Health Care and Ping Pong
Forget conference committees, any observer of health care reform needs to add the term “ping-pong” to their legislative vocabulary.
Ping-pong is a little known but increasingly used procedural device to pass legislation. A 2008 report by Walter Oleszek for the Congressional Research Service describes ping-pong as “the exchange of amendments between the houses”
It works like this:
PING: House passes a bill and sends to the Senate.
PONG: Senate amends the bill and sends it back to the House.
PING: House accepts the Senate amendment and sends bill to the President.
Sometimes the ping-pong match goes on for multiple rounds, as the House and Senate exchange amendments back and forth until either one chamber caves or compromise language is reached.
Walter Oleszek’s CRS report noted that pingpongs outnumbered conference committees by a 2-1 ratio in 1994, but went up to a 4-1 ratio by 2008.
Earlier this year, SCHIP legislation signed into law by President Obama (H.R. 2) was handled via the ping-pong method. The House passed a bill, the Senate amended it, the House concurred in the Senate amendment and the bill went to the President. Click here for the legislative play-by-play of the SCHIP ping-pong.
There are 2 procedural advantages of the ping-pong method:
1. No conference committee. Ping pong is a take it or leave it proposition. There is no conference committee, so there is no opportunity for compromises to be struck (or nettlesome provisions removed) by a handful of conferees picked by the leadership.
2. No motion to recommit. Bills can be sent back to the committee of juridiction from whence they came. These bills are recommitted with instructions to make certain substantive changes in the bill. Usually, motions to recommit are efforts by the minority party to attach controversial provisions to a bill, forcing the majority to either kill the bill or force vulnerable lawmakers into taking a difficult vote. Since an amendment does not originate in committee, it cannot be re-committed.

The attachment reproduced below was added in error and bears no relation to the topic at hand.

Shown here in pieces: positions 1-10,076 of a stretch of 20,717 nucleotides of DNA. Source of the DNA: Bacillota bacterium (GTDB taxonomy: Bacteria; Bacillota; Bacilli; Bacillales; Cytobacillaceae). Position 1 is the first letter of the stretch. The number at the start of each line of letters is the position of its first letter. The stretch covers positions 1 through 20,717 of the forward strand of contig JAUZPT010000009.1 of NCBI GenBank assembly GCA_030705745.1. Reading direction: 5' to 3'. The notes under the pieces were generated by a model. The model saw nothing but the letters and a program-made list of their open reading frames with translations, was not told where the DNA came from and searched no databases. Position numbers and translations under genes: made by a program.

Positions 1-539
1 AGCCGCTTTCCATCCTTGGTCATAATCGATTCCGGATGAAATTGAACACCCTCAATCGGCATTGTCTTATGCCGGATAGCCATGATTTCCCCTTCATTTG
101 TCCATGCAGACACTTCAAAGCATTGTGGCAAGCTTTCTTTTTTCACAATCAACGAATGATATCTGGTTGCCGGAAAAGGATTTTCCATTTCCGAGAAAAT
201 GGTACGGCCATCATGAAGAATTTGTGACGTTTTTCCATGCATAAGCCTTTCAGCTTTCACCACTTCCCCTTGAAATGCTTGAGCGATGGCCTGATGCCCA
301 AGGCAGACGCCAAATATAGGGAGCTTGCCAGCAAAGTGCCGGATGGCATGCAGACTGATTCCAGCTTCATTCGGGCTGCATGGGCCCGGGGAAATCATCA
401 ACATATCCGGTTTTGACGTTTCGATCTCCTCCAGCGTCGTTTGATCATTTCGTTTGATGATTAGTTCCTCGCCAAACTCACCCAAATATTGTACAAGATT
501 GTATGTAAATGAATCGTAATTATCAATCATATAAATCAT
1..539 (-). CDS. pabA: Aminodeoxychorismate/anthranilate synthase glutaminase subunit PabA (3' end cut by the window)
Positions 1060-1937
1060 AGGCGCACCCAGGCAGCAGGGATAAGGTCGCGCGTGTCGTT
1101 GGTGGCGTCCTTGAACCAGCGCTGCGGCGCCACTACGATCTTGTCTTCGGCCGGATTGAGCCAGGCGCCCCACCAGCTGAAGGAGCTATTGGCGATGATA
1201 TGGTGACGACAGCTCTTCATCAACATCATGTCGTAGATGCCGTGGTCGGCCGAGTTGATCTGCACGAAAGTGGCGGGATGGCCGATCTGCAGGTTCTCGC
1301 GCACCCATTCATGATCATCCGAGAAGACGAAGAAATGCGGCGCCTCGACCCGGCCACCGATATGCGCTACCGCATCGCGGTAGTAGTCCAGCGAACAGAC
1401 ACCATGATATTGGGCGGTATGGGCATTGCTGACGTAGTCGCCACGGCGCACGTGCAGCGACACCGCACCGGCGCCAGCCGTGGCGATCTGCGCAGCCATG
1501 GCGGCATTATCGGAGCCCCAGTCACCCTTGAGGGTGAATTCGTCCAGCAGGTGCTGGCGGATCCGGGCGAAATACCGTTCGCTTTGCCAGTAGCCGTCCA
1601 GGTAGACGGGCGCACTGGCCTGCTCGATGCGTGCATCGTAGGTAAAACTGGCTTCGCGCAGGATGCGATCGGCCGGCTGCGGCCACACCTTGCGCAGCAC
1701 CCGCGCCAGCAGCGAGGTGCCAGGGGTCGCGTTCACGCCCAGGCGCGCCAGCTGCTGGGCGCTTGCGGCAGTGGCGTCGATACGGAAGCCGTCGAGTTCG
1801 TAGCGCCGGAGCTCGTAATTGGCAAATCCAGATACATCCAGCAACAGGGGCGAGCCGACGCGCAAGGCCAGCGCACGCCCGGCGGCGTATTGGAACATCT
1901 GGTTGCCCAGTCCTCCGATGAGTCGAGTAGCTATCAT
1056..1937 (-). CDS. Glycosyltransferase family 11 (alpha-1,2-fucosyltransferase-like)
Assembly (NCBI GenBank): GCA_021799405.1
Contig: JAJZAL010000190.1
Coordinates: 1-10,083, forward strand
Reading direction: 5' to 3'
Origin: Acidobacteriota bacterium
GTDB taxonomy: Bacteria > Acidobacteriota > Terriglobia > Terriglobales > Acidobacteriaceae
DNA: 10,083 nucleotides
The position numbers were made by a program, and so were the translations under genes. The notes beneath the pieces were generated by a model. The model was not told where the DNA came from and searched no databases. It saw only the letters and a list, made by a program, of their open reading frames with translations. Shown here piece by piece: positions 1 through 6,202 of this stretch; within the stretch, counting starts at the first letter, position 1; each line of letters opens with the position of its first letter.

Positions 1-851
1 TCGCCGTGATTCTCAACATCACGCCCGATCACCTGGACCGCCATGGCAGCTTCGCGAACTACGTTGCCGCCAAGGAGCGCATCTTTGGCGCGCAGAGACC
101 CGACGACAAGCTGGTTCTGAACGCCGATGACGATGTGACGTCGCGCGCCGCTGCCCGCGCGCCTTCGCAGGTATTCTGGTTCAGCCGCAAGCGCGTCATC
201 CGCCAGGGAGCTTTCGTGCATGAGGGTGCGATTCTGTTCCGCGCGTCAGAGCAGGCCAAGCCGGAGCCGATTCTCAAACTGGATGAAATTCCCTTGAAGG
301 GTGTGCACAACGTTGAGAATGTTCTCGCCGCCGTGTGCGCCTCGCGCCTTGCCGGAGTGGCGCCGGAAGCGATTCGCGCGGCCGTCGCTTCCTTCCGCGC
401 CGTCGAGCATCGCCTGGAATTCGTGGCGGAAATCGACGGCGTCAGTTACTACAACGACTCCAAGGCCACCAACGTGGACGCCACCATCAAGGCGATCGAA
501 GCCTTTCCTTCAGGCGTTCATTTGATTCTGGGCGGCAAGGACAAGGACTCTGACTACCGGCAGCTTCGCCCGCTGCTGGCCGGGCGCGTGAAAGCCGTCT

Ping-pong often plays a role in controversial legislation. During the 110th Congress, energy legislation was under consideration that would tax windfall profits on oil companies and use the proceeds to develop renewable energy. Republicans wanted to offer a motion to recommit on the bill to allow offshore oil drilling. Democrats wanted to avoid taking a vote on the issue. So the Senate amended House legislation and sent it back to the lower chamber. After a couple of rounds of ping pong, the House adopted the Senate amendment and the bill was signed into law.
What does this mean for health care?
The two touchiest items in the health care debate are now the public option and the Stupak Amendment. The House bill contains both. It is highly likely that the Senate will take up the House bill (H.R. 3962) and gut it from top to bottom, replacing the entire bill with a massive Baucus amendment containing whatever Senate compromise gets hammered out behind closed doors.
On the Senate floor, there will be amendments to the Baucus amendment – amendments for a robust public option, amendments to add the Stupak language, etc. These amendments will likely be subject to a 60 vote threshold, meaning that they will fail. So the Baucus amendment will remain largely intact when it goes back to the House for an up or down vote. Then it will go to the president.